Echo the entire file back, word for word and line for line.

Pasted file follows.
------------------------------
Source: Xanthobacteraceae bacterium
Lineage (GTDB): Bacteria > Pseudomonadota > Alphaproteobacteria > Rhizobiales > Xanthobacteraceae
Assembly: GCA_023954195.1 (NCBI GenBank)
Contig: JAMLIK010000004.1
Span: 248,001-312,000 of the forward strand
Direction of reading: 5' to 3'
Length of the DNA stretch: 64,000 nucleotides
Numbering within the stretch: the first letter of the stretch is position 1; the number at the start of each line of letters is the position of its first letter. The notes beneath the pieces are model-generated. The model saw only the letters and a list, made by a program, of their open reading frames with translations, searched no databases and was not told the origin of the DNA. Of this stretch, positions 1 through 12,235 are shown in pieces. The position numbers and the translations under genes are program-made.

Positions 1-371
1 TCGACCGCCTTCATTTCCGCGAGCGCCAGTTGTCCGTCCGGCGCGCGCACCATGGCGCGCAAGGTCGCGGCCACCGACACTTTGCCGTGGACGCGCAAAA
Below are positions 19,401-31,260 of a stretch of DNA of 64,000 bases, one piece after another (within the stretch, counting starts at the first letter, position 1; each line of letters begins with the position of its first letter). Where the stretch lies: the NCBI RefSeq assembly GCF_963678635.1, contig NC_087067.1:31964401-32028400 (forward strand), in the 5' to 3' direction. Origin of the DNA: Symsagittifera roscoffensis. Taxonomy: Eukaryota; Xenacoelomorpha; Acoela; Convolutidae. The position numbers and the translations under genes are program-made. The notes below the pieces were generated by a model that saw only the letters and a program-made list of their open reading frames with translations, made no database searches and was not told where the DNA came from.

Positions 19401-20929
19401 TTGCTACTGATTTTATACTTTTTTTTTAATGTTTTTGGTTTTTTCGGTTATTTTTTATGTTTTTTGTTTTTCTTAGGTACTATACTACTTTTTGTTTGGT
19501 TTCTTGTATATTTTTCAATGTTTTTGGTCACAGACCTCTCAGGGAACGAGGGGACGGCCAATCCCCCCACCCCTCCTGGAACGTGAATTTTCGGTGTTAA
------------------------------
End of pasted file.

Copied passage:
Source: Xanthobacteraceae bacterium
Lineage (GTDB): Bacteria > Pseudomonadota > Alphaproteobacteria > Rhizobiales > Xanthobacteraceae
Assembly: GCA_023954195.1 (NCBI GenBank)
Contig: JAMLIK010000004.1
Span: 248,001-312,000 of the forward strand
Direction of reading: 5' to 3'
Length of the DNA stretch: 64,000 nucleotides
Numbering within the stretch: the first letter of the stretch is position 1; the number at the start of each line of letters is the position of its first letter. The notes beneath the pieces are model-generated. The model saw only the letters and a list, made by a program, of their open reading frames with translations, searched no databases and was not told the origin of the DNA. Of this stretch, positions 1 through 12,235 are shown in pieces. The position numbers and the translations under genes are program-made.

Positions 1-371
1 TCGACCGCCTTCATTTCCGCGAGCGCCAGTTGTCCGTCCGGCGCGCGCACCATGGCGCGCAAGGTCGCGGCCACCGACACTTTGCCGTGGACGCGCAAAA
Below are positions 19,401-31,260 of a stretch of DNA of 64,000 bases, one piece after another (within the stretch, counting starts at the first letter, position 1; each line of letters begins with the position of its first letter). Where the stretch lies: the NCBI RefSeq assembly GCF_963678635.1, contig NC_087067.1:31964401-32028400 (forward strand), in the 5' to 3' direction. Origin of the DNA: Symsagittifera roscoffensis. Taxonomy: Eukaryota; Xenacoelomorpha; Acoela; Convolutidae. The position numbers and the translations under genes are program-made. The notes below the pieces were generated by a model that saw only the letters and a program-made list of their open reading frames with translations, made no database searches and was not told where the DNA came from.

Positions 19401-20929
19401 TTGCTACTGATTTTATACTTTTTTTTTAATGTTTTTGGTTTTTTCGGTTATTTTTTATGTTTTTTGTTTTTCTTAGGTACTATACTACTTTTTGTTTGGT
19501 TTCTTGTATATTTTTCAATGTTTTTGGTCACAGACCTCTCAGGGAACGAGGGGACGGCCAATCCCCCCACCCCTCCTGGAACGTGAATTTTCGGTGTTAA